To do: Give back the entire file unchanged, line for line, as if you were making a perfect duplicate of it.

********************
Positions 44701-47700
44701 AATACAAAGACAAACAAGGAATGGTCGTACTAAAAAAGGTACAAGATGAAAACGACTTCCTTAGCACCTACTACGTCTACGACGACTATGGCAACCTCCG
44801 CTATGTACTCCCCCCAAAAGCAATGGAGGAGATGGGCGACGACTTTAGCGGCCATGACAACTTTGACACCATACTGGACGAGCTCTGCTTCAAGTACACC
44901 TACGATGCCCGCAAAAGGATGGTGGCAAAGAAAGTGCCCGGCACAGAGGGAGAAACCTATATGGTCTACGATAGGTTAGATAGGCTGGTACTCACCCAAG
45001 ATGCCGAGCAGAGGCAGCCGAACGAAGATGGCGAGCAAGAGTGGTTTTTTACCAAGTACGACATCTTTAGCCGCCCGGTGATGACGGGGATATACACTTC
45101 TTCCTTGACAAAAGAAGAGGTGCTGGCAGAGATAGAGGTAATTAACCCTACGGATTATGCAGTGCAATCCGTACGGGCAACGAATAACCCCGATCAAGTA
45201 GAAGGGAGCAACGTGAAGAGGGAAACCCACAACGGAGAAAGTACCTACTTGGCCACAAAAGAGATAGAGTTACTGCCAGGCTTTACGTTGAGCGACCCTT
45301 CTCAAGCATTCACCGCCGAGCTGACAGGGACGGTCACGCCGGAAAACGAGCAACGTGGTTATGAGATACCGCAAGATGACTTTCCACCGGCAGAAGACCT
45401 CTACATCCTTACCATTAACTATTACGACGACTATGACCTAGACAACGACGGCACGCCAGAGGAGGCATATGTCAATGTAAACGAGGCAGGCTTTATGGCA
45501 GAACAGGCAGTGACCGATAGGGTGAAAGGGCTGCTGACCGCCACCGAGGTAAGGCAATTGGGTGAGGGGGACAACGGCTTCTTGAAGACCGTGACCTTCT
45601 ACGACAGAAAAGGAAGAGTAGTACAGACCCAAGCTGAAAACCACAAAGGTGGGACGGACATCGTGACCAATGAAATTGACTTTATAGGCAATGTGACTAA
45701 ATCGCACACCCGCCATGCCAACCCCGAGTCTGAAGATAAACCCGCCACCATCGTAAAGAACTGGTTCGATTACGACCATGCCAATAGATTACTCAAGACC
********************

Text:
Positions 44701-47700
44701 AATACAAAGACAAACAAGGAATGGTCGTACTAAAAAAGGTACAAGATGAAAACGACTTCCTTAGCACCTACTACGTCTACGACGACTATGGCAACCTCCG
44801 CTATGTACTCCCCCCAAAAGCAATGGAGGAGATGGGCGACGACTTTAGCGGCCATGACAACTTTGACACCATACTGGACGAGCTCTGCTTCAAGTACACC
44901 TACGATGCCCGCAAAAGGATGGTGGCAAAGAAAGTGCCCGGCACAGAGGGAGAAACCTATATGGTCTACGATAGGTTAGATAGGCTGGTACTCACCCAAG
45001 ATGCCGAGCAGAGGCAGCCGAACGAAGATGGCGAGCAAGAGTGGTTTTTTACCAAGTACGACATCTTTAGCCGCCCGGTGATGACGGGGATATACACTTC
45101 TTCCTTGACAAAAGAAGAGGTGCTGGCAGAGATAGAGGTAATTAACCCTACGGATTATGCAGTGCAATCCGTACGGGCAACGAATAACCCCGATCAAGTA
45201 GAAGGGAGCAACGTGAAGAGGGAAACCCACAACGGAGAAAGTACCTACTTGGCCACAAAAGAGATAGAGTTACTGCCAGGCTTTACGTTGAGCGACCCTT
45301 CTCAAGCATTCACCGCCGAGCTGACAGGGACGGTCACGCCGGAAAACGAGCAACGTGGTTATGAGATACCGCAAGATGACTTTCCACCGGCAGAAGACCT
45401 CTACATCCTTACCATTAACTATTACGACGACTATGACCTAGACAACGACGGCACGCCAGAGGAGGCATATGTCAATGTAAACGAGGCAGGCTTTATGGCA
45501 GAACAGGCAGTGACCGATAGGGTGAAAGGGCTGCTGACCGCCACCGAGGTAAGGCAATTGGGTGAGGGGGACAACGGCTTCTTGAAGACCGTGACCTTCT
45601 ACGACAGAAAAGGAAGAGTAGTACAGACCCAAGCTGAAAACCACAAAGGTGGGACGGACATCGTGACCAATGAAATTGACTTTATAGGCAATGTGACTAA
45701 ATCGCACACCCGCCATGCCAACCCCGAGTCTGAAGATAAACCCGCCACCATCGTAAAGAACTGGTTCGATTACGACCATGCCAATAGATTACTCAAGACC